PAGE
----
Natural leader he may be, but only the naive think he will really stand up for Hong Kong

Democrats need not apply is the message in the run-up to July's handover, writes Stephen Vines
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The Independent Online
Hong Kong - Britain formally hands over power in Hong Kong to China on 1 July but today the real shift in power will be confirmed by selection of the first post-colonial head of government.

More than ever before, the Governor, Chris Patten, will be marginalised after Tung Chee-hwa, 59, a shipping tycoon, is anointed as Chief Executive.

The selection has been something of a farce, because China has dressed it up as an election, although Mr Tung was chosen in Peking a year ago.

Nevertheless, the 400 members of a body called the Selection Committee will cast a majority of votes for Mr Tung today.

The two other "candidates", Sir Ti-Liang Yang, the former chief justice, and the businessman Peter Woo, will then gracefully withdraw, declaring it has been a fair race.

However, the process has been a success for Peking, anxious to persuade Hong Kong's people that they are being given their first opportunity to choose their head of government.

But, despite efforts by the colony's increasingly compliant media to portray the election campaign as a real race, there is evidence that the public have not been fooled: an opinion poll indicated that 56 per cent of respondents believed the winning candidate had been chosen in advance by China.

The farce will continue, because within days of the Chief Executive's selection, the same 400 hand-picked members of the committee making that selection will reconvene to "elect" the 60 members of a provisional legislature who will replace the Legislative Council, elected last year by the closest thing to universal suffrage Hong Kong has ever experienced.

China also intends to scrap all the other elected local- government bodies.

In so doing it will begin the new era of Chinese rule with a clean slate, cleared of all the pro-democracy politicians who have consistently gained a lot of votes when genuine elections were held.

Although China may not have convinced the public it is holding a genuine election, it has succeeded in lowering expectations of finding an independent- minded candidate to hold the top office. When the process of selecting the Chief Executive started, the public made clear its desire for the top post to be filled by either Anson Chan, the Chief Secretary and Deputy Governor, or Martin Lee, leader of the Democratic Party. Mr Tung scarcely registered in the public mind.

Peking may be prepared to let Mrs Chan keep her present job but she is regarded as being too closely connected with the British to win the top post. As for Mr Lee, China sees him as a subversive and beyond the pale. Nevertheless, his colleague Szeto Wah has been put forward as the Democratic Party's candidate for the post in a propaganda exercise which has gathered 100,000 signatures.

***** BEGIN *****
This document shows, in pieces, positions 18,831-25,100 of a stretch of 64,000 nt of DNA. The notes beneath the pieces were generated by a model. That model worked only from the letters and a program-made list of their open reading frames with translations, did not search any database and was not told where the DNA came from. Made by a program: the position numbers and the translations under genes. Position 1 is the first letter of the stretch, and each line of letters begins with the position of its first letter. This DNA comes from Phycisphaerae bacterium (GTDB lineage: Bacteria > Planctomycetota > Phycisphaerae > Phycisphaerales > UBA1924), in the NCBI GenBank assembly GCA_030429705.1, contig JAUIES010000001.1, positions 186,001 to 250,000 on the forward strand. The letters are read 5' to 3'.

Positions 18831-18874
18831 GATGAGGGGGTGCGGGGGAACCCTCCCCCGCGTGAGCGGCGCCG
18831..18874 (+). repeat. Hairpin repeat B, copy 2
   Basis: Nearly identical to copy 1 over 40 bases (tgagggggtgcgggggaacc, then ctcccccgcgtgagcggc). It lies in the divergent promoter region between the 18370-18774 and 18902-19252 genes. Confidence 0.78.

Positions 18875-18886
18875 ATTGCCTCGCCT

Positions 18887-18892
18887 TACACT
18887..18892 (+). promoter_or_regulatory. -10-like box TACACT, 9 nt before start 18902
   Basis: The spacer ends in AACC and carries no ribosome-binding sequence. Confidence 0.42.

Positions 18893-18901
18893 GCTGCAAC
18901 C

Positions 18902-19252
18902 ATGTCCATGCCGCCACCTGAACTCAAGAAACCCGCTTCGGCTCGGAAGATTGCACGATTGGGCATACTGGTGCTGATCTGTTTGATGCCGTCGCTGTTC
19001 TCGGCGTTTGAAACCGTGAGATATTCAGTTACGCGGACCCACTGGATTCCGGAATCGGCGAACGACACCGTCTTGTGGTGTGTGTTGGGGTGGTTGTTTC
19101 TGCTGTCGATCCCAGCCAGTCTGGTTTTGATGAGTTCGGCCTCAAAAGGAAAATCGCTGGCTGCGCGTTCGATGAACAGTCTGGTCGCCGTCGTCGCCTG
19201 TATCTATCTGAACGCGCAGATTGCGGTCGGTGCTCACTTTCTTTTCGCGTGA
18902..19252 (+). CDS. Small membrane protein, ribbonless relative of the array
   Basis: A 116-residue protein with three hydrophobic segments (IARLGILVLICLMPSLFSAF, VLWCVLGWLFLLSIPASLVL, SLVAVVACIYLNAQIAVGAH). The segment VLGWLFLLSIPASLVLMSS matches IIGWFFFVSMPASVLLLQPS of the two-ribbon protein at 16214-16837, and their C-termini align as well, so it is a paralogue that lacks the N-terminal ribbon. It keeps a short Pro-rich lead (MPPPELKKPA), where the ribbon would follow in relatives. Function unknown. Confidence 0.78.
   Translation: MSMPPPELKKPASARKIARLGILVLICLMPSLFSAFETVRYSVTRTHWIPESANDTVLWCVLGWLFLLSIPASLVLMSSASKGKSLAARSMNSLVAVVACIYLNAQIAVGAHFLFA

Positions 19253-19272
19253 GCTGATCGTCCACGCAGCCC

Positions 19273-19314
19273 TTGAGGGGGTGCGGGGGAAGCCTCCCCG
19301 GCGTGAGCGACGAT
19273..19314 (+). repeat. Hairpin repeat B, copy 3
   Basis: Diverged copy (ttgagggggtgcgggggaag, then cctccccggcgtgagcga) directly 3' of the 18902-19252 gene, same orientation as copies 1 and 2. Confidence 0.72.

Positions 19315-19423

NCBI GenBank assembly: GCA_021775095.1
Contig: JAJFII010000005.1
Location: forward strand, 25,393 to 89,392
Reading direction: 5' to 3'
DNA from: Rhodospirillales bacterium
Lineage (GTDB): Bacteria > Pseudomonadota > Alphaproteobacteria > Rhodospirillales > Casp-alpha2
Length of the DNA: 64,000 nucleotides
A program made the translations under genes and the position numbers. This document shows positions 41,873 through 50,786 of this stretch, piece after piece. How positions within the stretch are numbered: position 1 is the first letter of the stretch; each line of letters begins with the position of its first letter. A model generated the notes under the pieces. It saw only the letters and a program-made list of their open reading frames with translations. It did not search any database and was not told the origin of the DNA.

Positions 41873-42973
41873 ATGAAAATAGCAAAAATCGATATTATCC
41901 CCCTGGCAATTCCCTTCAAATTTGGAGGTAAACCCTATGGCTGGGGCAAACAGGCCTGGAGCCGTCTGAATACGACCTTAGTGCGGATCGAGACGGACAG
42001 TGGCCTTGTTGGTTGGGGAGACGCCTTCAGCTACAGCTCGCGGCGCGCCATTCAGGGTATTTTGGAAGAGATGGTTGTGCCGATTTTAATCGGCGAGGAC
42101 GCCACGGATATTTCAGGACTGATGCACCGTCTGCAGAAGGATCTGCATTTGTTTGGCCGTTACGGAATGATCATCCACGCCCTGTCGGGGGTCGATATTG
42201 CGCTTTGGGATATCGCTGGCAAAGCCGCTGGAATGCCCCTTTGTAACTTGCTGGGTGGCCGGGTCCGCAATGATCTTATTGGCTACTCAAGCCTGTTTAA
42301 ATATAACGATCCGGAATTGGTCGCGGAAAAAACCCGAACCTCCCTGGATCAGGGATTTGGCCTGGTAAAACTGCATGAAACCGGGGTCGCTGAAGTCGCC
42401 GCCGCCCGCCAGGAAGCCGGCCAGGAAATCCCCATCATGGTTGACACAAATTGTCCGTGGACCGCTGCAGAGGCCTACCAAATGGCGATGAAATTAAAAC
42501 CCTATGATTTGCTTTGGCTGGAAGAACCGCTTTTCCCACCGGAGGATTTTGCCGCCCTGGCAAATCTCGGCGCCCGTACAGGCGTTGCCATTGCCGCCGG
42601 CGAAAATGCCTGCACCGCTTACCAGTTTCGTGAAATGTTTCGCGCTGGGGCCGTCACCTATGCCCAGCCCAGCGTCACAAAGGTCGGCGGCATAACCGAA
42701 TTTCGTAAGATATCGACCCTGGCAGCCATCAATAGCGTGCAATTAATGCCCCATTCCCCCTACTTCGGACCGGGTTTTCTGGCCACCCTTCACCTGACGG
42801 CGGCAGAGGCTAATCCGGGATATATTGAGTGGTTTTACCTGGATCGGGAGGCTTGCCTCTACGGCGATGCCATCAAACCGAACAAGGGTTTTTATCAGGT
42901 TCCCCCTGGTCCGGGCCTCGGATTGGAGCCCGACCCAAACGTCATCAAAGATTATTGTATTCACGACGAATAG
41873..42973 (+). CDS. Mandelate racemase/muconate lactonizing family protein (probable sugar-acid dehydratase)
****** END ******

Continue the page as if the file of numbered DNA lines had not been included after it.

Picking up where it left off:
Mr Tung has risen in opinion- poll ratings because Hong Kong people like to back a winner and because he has displayed talent as a candidate. Able to look both cheerful and thoughtful while out and about on the campaign trail, he is taking a crash-course in learning how ordinary people live.

Unlike many Hong Kong tycoons, his story is not one of rags to riches but a background of considerable wealth originating in Shanghai. However, he was confronted with financial ruin in 1985, when the family's Orient Overseas shipping line incurred debts of $2.68bn. China stepped in to help Mr Tung in a complex corporate rescue plan which, say his critics, left him for ever in debt to the Chinese government.

China's leaders got to know Mr Tung and liked what they saw. He was well connected internationally, at ease in three Chinese languages and English, and has charisma and leadership qualities which have been demonstrated in the business world.

Like the leaders in Peking, he is conservative and not an instinctive democrat, in spite of a decade working in the United States and university studies in Liverpool. His experience of politics has been gained by serving on non-elected Chinese government advisory bodies and in the Governor's Executive Council, or cabinet, which he joined at Mr Patten's invitation after he sought to include a pro-Peking representative.

The big question about Mr Tung is: will he do what Peking wants, or will he, as he claims, stand up for Hong Kong's interests?

Although frequently asked, the question is naive. China simply will not tolerate Hong Kong coming under the control of an independent-minded leader. At most, it will allow a small degree of autonomy and permit the head of the Hong Kong government to devise his own presentation of policies.

It is inconceivable that real power will be ceded to a new Hong Kong government. That is why there are reports of senior Communist Party cadres being moved to the border town of Shenzhen, and talk of restructuring the party apparatus in Hong Kong so that a system of control by political commissars can be put in place. The problem Mr Tung will face is that there are a number of competing Chinese power centres keen to make their mark in Hong Kong. He may well be caught in the middle of a nasty power struggle.